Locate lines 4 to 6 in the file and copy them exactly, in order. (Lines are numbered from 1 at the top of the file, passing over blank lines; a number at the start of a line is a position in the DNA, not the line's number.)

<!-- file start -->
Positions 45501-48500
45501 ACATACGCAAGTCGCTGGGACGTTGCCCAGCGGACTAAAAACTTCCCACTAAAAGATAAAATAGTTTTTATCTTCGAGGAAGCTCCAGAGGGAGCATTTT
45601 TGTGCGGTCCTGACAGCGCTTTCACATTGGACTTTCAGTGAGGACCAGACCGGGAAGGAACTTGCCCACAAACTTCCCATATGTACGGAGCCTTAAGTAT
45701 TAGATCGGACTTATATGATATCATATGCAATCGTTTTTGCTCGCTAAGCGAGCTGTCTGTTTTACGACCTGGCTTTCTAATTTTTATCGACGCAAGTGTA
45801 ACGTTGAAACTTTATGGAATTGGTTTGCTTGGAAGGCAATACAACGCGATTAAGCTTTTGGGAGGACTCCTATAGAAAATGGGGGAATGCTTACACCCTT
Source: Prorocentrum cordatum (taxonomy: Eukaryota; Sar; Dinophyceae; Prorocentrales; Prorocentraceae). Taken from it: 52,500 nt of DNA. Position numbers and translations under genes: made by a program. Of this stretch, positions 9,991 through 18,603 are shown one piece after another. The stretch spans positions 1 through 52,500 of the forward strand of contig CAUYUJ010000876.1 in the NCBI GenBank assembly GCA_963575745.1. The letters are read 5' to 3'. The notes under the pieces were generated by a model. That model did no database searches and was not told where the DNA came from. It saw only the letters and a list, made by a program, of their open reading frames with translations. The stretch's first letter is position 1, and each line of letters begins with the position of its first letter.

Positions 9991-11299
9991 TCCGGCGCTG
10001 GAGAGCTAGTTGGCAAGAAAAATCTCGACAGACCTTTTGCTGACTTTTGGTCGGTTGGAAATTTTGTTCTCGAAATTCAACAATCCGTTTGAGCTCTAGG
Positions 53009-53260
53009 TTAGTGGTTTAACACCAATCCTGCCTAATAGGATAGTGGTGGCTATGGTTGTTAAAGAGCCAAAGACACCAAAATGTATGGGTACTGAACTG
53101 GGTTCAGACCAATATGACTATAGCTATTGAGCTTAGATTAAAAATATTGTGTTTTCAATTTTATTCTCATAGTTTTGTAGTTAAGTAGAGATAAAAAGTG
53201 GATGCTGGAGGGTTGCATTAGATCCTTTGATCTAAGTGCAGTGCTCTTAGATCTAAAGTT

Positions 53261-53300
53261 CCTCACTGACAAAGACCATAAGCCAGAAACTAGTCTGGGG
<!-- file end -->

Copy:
45701 TAGATCGGACTTATATGATATCATATGCAATCGTTTTTGCTCGCTAAGCGAGCTGTCTGTTTTACGACCTGGCTTTCTAATTTTTATCGACGCAAGTGTA
45801 ACGTTGAAACTTTATGGAATTGGTTTGCTTGGAAGGCAATACAACGCGATTAAGCTTTTGGGAGGACTCCTATAGAAAATGGGGGAATGCTTACACCCTT
Source: Prorocentrum cordatum (taxonomy: Eukaryota; Sar; Dinophyceae; Prorocentrales; Prorocentraceae). Taken from it: 52,500 nt of DNA. Position numbers and translations under genes: made by a program. Of this stretch, positions 9,991 through 18,603 are shown one piece after another. The stretch spans positions 1 through 52,500 of the forward strand of contig CAUYUJ010000876.1 in the NCBI GenBank assembly GCA_963575745.1. The letters are read 5' to 3'. The notes under the pieces were generated by a model. That model did no database searches and was not told where the DNA came from. It saw only the letters and a list, made by a program, of their open reading frames with translations. The stretch's first letter is position 1, and each line of letters begins with the position of its first letter.